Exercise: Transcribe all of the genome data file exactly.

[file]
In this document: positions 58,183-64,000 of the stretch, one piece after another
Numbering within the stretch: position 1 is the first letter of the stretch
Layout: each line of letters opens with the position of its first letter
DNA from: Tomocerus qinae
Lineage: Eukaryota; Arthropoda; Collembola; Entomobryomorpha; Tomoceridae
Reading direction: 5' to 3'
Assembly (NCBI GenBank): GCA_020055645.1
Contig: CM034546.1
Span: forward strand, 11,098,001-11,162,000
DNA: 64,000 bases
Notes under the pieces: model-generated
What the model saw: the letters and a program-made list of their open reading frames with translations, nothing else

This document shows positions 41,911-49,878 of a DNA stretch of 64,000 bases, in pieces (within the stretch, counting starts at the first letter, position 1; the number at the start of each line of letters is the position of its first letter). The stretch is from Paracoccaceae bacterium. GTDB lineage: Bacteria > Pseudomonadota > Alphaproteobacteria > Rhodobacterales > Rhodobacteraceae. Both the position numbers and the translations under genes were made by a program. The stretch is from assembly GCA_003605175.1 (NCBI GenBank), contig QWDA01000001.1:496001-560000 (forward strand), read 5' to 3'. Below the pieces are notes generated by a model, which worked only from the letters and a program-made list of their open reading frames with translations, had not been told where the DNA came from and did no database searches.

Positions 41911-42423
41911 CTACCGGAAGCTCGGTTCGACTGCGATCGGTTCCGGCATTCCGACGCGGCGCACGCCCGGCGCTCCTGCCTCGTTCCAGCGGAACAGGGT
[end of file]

In this document: positions 58,183-64,000 of the stretch, one piece after another
Numbering within the stretch: position 1 is the first letter of the stretch
Layout: each line of letters opens with the position of its first letter
DNA from: Tomocerus qinae
Lineage: Eukaryota; Arthropoda; Collembola; Entomobryomorpha; Tomoceridae
Reading direction: 5' to 3'
Assembly (NCBI GenBank): GCA_020055645.1
Contig: CM034546.1
Span: forward strand, 11,098,001-11,162,000
DNA: 64,000 bases
Notes under the pieces: model-generated
What the model saw: the letters and a program-made list of their open reading frames with translations, nothing else

This document shows positions 41,911-49,878 of a DNA stretch of 64,000 bases, in pieces (within the stretch, counting starts at the first letter, position 1; the number at the start of each line of letters is the position of its first letter). The stretch is from Paracoccaceae bacterium. GTDB lineage: Bacteria > Pseudomonadota > Alphaproteobacteria > Rhodobacterales > Rhodobacteraceae. Both the position numbers and the translations under genes were made by a program. The stretch is from assembly GCA_003605175.1 (NCBI GenBank), contig QWDA01000001.1:496001-560000 (forward strand), read 5' to 3'. Below the pieces are notes generated by a model, which worked only from the letters and a program-made list of their open reading frames with translations, had not been told where the DNA came from and did no database searches.

Positions 41911-42423
41911 CTACCGGAAGCTCGGTTCGACTGCGATCGGTTCCGGCATTCCGACGCGGCGCACGCCCGGCGCTCCTGCCTCGTTCCAGCGGAACAGGGT